As a part of our comprehensive recovery plan, we have executed on a number of significant initiatives during 2009 to respond to these conditions, which are described more fully below. As we continue to improve our service and stabilize our financial condition, we anticipate the return of shipping volume from customers who have shifted their business to other providers because of their concerns regarding our financial condition. However, we cannot predict how quickly and to what extent this business will return. On a sequential basis, while revenue declines continued, our operating results improved from the second quarter to the third quarter of 2009 by $182 million and by $31 million from the third quarter to the fourth quarter of 2009, and our operating cash flow deficits decreased from the second quarter to the third quarter of 2009 by $77 million and by $10 million from the third quarter to the fourth quarter of 2009. Sequential improvements were driven by successful cost reductions and liquidity actions within our comprehensive recovery plan which we discuss below.

Comprehensive Recovery Plan

In light of the current economic environment and the resulting challenging business conditions, we have implemented or are in the process of implementing the following actions (among others) as part of our comprehensive recovery plan to reduce our cost structure and improve our operating results, cash flow from operations, liquidity and financial condition:

 

   

the integration in March 2009 of our Yellow Transportation and Roadway networks into a single service network, now branded “YRC”. See “—YRC Integration” below.

 

   

the discontinuation in March 2009 of the geographic service overlap between our Holland and New Penn networks.

 

   

the first quarter implementation of a 10% wage reduction for substantially all of our employees (both union and non-union). See “—Ratification of Collective Bargaining Agreement Modification” below.

 

   

the deferral of payment of certain contributions to our union multi-employer pension funds, mostly in the first half of 2009, pursuant to a Contribution Deferral Agreement. See “—Pension Contribution Deferral Obligations” below.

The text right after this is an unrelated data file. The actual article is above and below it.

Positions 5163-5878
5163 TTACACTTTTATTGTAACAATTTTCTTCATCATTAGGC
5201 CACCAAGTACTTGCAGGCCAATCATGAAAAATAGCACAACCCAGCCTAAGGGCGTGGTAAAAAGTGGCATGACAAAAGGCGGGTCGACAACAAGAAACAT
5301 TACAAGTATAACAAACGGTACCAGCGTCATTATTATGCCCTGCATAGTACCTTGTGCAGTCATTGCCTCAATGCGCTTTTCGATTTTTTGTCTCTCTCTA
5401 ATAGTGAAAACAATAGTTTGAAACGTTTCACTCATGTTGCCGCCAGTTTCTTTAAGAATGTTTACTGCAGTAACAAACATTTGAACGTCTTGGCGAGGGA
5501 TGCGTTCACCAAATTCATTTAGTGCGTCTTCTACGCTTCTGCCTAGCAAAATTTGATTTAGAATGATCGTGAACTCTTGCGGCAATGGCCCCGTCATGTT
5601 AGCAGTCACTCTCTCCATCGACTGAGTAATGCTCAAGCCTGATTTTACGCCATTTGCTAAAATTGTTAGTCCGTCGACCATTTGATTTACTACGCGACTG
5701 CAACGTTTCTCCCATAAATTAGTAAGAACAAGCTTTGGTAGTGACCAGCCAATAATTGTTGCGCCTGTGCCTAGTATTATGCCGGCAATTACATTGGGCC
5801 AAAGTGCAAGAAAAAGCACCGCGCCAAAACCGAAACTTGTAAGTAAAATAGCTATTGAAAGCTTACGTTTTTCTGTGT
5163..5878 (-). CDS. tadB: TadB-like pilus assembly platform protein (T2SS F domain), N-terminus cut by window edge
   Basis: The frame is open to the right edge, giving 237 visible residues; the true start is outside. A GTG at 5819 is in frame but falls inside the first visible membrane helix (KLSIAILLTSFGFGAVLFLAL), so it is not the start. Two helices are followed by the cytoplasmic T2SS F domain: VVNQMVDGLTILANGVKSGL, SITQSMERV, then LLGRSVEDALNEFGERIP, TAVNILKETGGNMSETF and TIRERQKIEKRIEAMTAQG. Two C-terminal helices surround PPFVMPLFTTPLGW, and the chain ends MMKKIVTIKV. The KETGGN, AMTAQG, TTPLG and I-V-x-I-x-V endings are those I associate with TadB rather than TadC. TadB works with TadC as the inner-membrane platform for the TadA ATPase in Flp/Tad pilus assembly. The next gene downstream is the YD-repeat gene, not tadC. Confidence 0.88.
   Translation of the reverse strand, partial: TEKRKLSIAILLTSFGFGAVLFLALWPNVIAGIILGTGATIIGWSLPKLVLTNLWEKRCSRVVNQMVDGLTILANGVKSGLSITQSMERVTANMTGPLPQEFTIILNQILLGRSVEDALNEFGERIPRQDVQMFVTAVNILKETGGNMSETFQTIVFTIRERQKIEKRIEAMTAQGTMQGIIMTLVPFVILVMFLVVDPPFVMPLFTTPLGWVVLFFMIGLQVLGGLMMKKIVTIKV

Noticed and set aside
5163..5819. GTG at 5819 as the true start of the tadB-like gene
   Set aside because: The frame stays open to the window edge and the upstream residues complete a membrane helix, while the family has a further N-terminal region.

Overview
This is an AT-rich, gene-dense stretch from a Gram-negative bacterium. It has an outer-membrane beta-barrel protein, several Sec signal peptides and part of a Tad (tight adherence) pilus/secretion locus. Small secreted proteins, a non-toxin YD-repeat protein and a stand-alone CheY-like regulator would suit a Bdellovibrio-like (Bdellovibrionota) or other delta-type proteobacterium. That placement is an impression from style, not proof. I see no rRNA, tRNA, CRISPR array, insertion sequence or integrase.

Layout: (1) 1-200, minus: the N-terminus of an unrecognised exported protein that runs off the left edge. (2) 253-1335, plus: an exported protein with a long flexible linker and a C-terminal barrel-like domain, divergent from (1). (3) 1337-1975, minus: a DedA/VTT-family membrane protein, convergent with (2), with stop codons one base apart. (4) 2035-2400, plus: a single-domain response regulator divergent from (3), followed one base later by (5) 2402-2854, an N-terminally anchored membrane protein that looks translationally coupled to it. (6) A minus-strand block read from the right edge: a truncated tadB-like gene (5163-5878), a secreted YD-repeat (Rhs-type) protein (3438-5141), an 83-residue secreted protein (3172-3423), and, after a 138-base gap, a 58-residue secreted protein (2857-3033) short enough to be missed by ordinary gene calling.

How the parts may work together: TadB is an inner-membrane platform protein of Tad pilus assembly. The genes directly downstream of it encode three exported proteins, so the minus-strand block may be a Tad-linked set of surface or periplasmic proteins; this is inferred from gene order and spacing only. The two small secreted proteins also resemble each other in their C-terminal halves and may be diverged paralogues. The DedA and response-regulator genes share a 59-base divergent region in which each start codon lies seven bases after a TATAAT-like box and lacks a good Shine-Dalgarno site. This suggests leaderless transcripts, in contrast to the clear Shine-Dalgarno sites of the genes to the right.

reductions in the number of terminals to right-size our transportation networks to current shipment volumes. At December 31, 2008, we operated 711 terminals; at December 31, 2009, we reduced the number of terminals we operate to 511.

 

   

the August 2009 implementation of an additional 5% wage reduction for substantially all of our union employees.
See “—Ratification of Collective Bargaining Agreement Modification” below.

 

 

   

the temporary cessation of pension contributions to certain of our union multi-employer pension funds starting in July 2009 through December 31, 2010, which cessation eliminates the need to recognize expense for these contributions during this period. See “—Ratification of Collective Bargaining Agreement Modification” below.

 

   

suspension of company matching 401(k) contributions for non-union employees

 

   

the sale of excess property and equipment, primarily resulting from the integration of the Yellow Transportation and Roadway networks

 

   

the sale and leaseback of core operating facilities. See “—Lease Financing Transactions” below.

 

   

reductions in our workforce to scale our business to current shipping volumes. At December 31, 2008, we had approximately 55,000 employees; at December 31, 2009, our workforce was reduced to approximately 36,000 employees.

 

   

other cost reduction measures in general, administrative and other areas.

 

   

changes to our overall risk management structure to reduce our letter of credit requirements.

 

   

amendments to our Credit Agreement (defined below) to provide us greater access to the liquidity that our revolving credit facility provides and the deferral of interest and fees that we pay to our lenders, subject to the conditions that the amended Credit Agreement requires. See “—Credit Agreement” below.

 

   

a renewal and amendment of our ABS Facility (defined below) to defer a significant portion of the fees in connection with our ABS Facility, subject to certain conditions. See “—ABS Facility” below.

 

   

an amendment to our Contribution Deferral Agreement, pursuant to which certain of our union multi-employer pension funds agreed to defer the payment of interest on our deferred obligations, and to defer the beginning of installment payments of previously deferred contributions, in each case, subject to the conditions that the Contribution Deferral Agreement requires. See “—Pension Contribution Deferral Obligations” below.

 

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our completion of an exchange offer (the “Exchange Offer”) to exchange a significant portion of our outstanding 8 1/2% USF senior notes and contingent convertible notes for common stock and preferred stock of the Company.
See “—Exchange Offers” below.

 

   

the execution of a Note Purchase Agreement (defined below) in February 2010 for the issuance of up to $70 million of 6% Notes (defined below) and the subsequent issuance of $49.8 million of the 6% Notes used to satisfy the $45 million remaining 8 1/2% USF senior notes. See “—Convertible Notes Placement Transaction” below.